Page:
5 Reasons Dolly Parton Is The Ultimate Feminist Icon

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By Cece Flores

Dolly Parton, a name that evokes mental images of big hair and even bigger bosoms, is a person of far greater substance than her image might suggest. From a limited point of view, Dolly is nothing more than sex on parade. But to the open mind, she’s a vital part of the feminist movement. At this point in history (or herstory) feminism has become a sort of umbrella under which exist many categorizations and variations of the common, universal goal: freedom and equality. I’m sure not everyone will agree but here are some reasons why I think Dolly Parton is an important feminist icon. Continue reading

What We Do Now Defines The Future

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By Jillian Stacia

I was in sixth grade when September 11th happened. I don’t remember a lot from that day, but I do remember the feeling of being scared. I knew the adults were scared. I knew something bad was happening. I didn’t know what the Twin Towers were or what terrorism meant, but I knew everything was suddenly going to be different.

When I went home that night, my Dad told me to write down my feelings and what had happened that day. You’re going to want to remember this, he said. I didn’t follow his advice, but I regret it now. I wish I could remember exactly what I was thinking and feeling that day. Continue reading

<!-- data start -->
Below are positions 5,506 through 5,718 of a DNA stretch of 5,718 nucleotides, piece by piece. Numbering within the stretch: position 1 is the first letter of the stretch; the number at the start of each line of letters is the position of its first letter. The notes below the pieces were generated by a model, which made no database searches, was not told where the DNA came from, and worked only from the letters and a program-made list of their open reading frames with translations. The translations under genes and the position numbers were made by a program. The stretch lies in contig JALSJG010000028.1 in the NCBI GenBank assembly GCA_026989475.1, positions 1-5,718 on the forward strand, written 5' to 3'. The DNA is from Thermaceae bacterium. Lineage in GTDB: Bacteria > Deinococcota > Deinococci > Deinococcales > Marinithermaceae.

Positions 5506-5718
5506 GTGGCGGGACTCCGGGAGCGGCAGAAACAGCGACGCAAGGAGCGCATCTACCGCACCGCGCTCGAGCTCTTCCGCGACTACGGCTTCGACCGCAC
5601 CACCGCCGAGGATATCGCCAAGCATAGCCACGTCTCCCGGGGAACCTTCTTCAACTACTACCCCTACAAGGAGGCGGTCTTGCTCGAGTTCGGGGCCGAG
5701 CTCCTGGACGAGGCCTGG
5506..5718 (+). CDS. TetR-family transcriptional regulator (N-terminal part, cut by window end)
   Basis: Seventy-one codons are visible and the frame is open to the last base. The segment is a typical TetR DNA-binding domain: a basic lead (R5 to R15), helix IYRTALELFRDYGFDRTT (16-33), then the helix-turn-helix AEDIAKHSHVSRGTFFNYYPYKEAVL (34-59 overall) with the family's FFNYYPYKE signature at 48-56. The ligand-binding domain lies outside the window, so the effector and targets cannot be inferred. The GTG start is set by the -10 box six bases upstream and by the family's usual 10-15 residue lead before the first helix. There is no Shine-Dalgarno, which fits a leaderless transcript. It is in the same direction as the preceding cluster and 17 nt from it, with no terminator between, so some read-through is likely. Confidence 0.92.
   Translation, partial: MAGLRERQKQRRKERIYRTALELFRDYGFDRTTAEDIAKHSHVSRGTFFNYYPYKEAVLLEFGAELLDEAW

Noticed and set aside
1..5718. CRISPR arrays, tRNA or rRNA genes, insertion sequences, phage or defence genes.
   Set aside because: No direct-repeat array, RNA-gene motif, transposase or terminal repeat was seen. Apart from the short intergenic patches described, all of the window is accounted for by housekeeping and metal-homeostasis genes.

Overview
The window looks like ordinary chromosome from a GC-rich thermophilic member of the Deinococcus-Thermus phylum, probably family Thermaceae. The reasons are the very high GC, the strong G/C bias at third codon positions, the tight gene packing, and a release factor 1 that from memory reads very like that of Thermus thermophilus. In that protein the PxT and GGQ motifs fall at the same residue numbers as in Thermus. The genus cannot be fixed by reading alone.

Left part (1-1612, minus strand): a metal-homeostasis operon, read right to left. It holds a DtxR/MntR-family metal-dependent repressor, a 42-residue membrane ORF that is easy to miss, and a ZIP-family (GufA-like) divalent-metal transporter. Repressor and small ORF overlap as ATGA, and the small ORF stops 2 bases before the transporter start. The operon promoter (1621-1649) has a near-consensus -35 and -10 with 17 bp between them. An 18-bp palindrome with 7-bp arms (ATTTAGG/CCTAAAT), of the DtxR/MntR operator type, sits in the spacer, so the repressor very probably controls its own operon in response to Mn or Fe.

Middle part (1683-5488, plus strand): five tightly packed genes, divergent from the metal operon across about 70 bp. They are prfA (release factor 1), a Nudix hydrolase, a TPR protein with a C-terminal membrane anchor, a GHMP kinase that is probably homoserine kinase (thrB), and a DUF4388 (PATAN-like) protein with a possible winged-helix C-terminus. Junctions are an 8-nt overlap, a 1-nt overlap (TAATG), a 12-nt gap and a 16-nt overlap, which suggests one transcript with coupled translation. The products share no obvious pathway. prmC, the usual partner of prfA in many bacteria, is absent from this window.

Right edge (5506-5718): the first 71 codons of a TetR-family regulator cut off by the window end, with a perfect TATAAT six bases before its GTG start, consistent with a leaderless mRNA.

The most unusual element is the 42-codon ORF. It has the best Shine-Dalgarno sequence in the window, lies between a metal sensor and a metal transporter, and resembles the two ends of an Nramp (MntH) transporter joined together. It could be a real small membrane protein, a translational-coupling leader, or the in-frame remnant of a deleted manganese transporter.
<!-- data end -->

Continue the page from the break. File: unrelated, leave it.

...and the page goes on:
Focus On How It Feels

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By Kate Kole

I started running cross country in high school as a way to stay in shape for soccer season. That was my singular goal and purpose. Not to race competitively, or to smash PRs, or to lose weight, or for any other reason. So, it was as much a surprise to myself as it was to anyone else when I discovered that I genuinely loved the sport. I adored my teammates and found that meeting up to cover 6 miles after school was fun. We bonded over long runs where we had nothing else to do but talk. And of course, team dinners and getting out of school early to head to meets only added to my newfound enthusiasm for the sport.

Even after graduating, I continued to run. Just for the heck of it. Throughout college and into my early 20s, I signed up (and sometimes even trained!) for half marathons. I appreciated the time that running allotted me, to think, destress, and reach endorphin fueled highs. Continue reading

Women’s March On Washington & Sister Cities: A Style Guide

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By Sarah Winters

We all know that 2017 is guaranteed to be a powerful one, and with inauguration week coming up I look forward to participating in the Women’s March On Washington. Whether you’re traveling to our nation’s Capitol or standing ground in your home city, one thing is for sure: the day will be filled with passion, empowerment, activism, and very specific do’s and don’ts. Fear not! Homeland Security might take our oversized toothpaste, but they will not take our style! Continue reading

10 Things To Do On Inauguration Day

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By Catherine Miele